DINH: Gender norms corroding

Indie singer and actress Zooey Deschanel once tweeted, “I wish everyone looked like a kitten,” and she writes a DIY art-and-crafts blog for women. In an interview with Allure magazine earlier this year, she defended her seemingly frivolous and decidedly girly style. Regardless of whether Deschanel is a disgrace to womankind, she says — rightly — that society views femininity negatively and associates it with being weak.

We shouldn’t shun femininity entirely. The textbook for the psych survey class “Attraction and Relationships” claims that both men and women look for partners with qualities associated with both masculinity and femininity. A desirable partner is both sensitive (a typically female quality) and assertive (typically masculine). Meekness (hallmark of the damsel-in-distress) and aggression (hallmark of the macho man) are destructive in either partner in a relationship. These findings suggest that masculinity and femininity each contain valuable and repulsive characteristics and that, in reality, any person has a mixture of masculine and feminine qualities.

Gender as a social construct is a well-known modern idea, and it’s frequently discussed in WGSS classes. The argument for the nonexistence of biological gender is compelling. Evolutionary theory can explain why we expect certain behavior from males and females and why those expectations are grouped by sex and not some other distinction like class or nationality.

For example, women are slated as committed to relationships and picky about partners because they have to carry a child for nine months and thus must invest in a good, stable partner. The evolution story says that the man is all about dispersing his genes as widely as possible; he still has to choose a healthy partner, but reproducing with as many women as possible is apparently a better investment than raising a child with just one.

The advent of contraceptives and equal education has led to a mixture, a spectrum of types of human beings: If we created a list of all people who can be described as promiscuous, meek, flamboyant, strong, intelligent or sardonic, we would find unpredictable numbers of male and female names on each list.

Yet my recent observations lead me to think there wouldn’t be equal numbers of men and women on each list. Equal numbers would support the idea that gender is societally constructed. But no, I think that we’d find a gender reversal in a lot of cases.

I don’t think women and men are equal or arbitrarily divided by gender characteristics. Lately, I’ve been finding evidence that women increasingly exhibit the admirable qualities traditionally associated with men and still retain admirable feminine qualities; in other words, I’m suggesting that women are no longer catching up to men, but that maybe men will have to catch up to women.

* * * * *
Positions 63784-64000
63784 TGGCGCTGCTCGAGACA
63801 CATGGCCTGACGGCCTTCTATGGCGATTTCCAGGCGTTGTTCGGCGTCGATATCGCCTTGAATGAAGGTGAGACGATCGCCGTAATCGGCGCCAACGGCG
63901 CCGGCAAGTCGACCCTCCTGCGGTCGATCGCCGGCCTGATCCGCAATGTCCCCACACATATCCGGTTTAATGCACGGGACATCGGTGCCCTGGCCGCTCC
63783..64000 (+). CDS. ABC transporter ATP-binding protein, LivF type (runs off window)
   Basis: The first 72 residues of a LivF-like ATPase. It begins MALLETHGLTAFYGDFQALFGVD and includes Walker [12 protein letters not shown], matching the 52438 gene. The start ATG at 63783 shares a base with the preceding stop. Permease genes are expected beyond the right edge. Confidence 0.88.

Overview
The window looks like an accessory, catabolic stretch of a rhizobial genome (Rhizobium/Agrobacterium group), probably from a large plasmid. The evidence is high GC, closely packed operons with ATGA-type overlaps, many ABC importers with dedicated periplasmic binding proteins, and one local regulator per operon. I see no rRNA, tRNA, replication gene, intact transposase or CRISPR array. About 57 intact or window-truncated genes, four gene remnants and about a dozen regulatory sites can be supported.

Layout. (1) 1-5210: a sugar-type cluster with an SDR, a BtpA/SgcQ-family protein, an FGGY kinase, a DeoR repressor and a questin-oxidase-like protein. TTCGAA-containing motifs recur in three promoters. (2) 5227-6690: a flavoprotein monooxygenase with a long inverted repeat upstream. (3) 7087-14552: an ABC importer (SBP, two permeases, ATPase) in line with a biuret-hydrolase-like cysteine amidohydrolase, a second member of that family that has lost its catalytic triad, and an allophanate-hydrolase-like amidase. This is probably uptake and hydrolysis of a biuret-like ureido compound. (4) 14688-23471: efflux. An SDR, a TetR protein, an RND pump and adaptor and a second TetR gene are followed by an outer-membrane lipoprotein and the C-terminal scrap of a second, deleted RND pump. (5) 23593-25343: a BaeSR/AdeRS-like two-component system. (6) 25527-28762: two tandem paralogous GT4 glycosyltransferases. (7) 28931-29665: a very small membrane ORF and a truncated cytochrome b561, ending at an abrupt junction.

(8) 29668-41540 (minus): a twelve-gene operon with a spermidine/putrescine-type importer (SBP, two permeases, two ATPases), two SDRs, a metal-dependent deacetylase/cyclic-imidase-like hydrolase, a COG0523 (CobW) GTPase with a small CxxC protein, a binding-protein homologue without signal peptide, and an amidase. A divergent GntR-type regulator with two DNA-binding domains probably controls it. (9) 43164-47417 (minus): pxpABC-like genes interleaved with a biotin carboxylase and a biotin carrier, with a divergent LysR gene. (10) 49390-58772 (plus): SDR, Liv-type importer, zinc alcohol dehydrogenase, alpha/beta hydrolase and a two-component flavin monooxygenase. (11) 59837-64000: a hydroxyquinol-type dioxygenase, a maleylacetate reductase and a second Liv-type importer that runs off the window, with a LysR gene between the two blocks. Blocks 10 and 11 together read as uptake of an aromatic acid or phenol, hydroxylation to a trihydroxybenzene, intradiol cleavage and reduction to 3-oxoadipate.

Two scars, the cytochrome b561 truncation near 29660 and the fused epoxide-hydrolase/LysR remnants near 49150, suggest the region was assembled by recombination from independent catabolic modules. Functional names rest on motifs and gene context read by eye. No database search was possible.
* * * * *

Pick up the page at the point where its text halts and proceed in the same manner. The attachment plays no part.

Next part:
In relationships at Yale, I’ve noticed that the women tend to be psychologically stronger and more stable. Women are also bolder. I’ve known more women who’ve asked men out on dates than the other way around. Other observations: Women tend to partake more in campus events and clubs, are less awkward, are more likely to own up to mistakes, are more open-minded, have more comprehensive and accurate viewpoints in discussions and are more likely to be friendly and introduce themselves at social gatherings. In my family, my mother’s job brings in more income than my father’s. In my extended family, the wives tend to be more active in financial decisions than their husbands and are more vocal and social at family parties.

My argument has many flaws — Yale and my personal experiences may not reflect society at large. Or perhaps there’s a tortoise and the hare effect: Women are getting ahead while men aren’t looking. We are seeing the residue of old gender constructions: Women are reacting against the criticism of femininity by taking on masculine qualities.

But it’s important to ask what it would mean if we’re entering an age where females have found the perfect blend of femininity and masculinity. It would mean that femaleness is no longer self-contained, and so corrosion of the definition of maleness may follow. Males may then be spurred to emulate positive feminine qualities, while females can feel free to be both empowered and girly. Ultimately, the function of gender in our identities may be only to signal biological compatibility.

Catherine Dinh is a junior in Pierson College. Contact her at catherine.dinh@yale.edu.

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